As cofounder and past president of the Equitarian Initiative, Wilson has provided leadership and structure to the program that has grown since 2012 to serve the needs of working equids and their caretakers in 9 developing countries around the world and a Native American reservation in the US, according to an AAEP news release. Many of these projects partner with host country veterinary school faculty and students to increase sustainability of program outcomes. Wilson has led the Equitarian project in Honduras since 2012 and participates in at least one other project each year with the program. Her advocacy for working animals and the families who depend on them extends to service on the boards of directors for Brooke USA Foundation and World Equine Veterinary Association.

Wilson and Merriam also established the annual Equitarian Workshop in Mexico for veterinarians and students. The workshop has served as a catalyst for many current leaders of international working equid programs, according to the AAEP.

“No one has worked more tirelessly and effectively for working equids,” said nominator Susan White, DVM, MS, DACVIM, in the release. “Julie has done this by bringing together the widest group of organizations and individuals and fostering cooperation and inclusion. She has an exemplary global reputation as an equid welfare ambassador.”

Wilson received her veterinary degree from Cornell University. During her 35 years of membership in the AAEP, Wilson has served on the board of directors; as chair of the International Committee; and as a member of the Foundation Advisory Council, Welfare and Public Policy Advisory Council as well as the Abstract Review, Membership, Nominating, Pediatrics, Scholarship, and Student Relations committees.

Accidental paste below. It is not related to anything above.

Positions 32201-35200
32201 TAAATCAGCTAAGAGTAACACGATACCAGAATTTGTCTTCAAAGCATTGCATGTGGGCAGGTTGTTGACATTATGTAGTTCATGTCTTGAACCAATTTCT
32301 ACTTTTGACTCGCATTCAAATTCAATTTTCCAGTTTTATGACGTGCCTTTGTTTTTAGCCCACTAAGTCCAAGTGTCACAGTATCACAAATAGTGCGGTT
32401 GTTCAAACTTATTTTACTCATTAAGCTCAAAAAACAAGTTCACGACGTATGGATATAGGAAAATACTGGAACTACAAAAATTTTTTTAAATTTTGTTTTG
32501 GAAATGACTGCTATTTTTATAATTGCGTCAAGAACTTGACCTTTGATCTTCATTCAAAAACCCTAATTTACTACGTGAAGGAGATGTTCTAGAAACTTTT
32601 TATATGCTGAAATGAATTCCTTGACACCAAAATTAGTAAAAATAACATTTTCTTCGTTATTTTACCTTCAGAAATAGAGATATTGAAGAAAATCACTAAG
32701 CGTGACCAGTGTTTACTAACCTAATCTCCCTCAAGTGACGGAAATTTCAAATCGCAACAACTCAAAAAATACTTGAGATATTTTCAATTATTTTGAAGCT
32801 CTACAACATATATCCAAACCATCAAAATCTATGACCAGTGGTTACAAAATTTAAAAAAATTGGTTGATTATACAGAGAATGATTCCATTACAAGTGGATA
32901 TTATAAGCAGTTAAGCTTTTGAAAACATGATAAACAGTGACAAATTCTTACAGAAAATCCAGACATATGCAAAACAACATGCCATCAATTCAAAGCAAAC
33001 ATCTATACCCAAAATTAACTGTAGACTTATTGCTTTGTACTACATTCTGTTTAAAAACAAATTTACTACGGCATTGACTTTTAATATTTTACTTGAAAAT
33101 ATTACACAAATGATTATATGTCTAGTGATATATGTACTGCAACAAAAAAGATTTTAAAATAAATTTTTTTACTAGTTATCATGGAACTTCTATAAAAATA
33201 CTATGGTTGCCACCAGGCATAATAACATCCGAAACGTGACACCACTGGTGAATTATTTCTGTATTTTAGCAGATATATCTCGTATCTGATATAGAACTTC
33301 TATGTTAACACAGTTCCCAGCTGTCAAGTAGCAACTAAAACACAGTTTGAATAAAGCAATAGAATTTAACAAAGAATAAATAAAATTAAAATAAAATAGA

Distinguished Educator-Academic Award3

Michelle Barton, DVM, PhD, DACVIM-LA, assistant dean of clinical academic affairs at the University of Georgia College of Veterinary Medicine in Athens, Georgia, received the AAEP’s Distinguished Educator–Academic Award for her substantial contributions to the body of knowledge on equine endotoxemia and impactful training of veterinary students, graduate students and residents. The award recognizes an individual who by her or his actions and commitment has demonstrated a significant impact on the development and training of equine practitioners.

Barton received her veterinary degree from the University of Illinois in Urbana. Following a large animal medicine and surgery internship at North Carolina State University in Raleigh, she completed a 4-year combined large animal internal medicine residency and PhD in physiology at the University of Georgia. A faculty member, she holds the Fuller E. Callaway Endowed Chair and is a Josiah Meigs Distinguished Teaching Professor. While overseeing the third- and fourth year DVM program and students, Barton continues to teach and provide service in the Large Animal Teaching Hospital.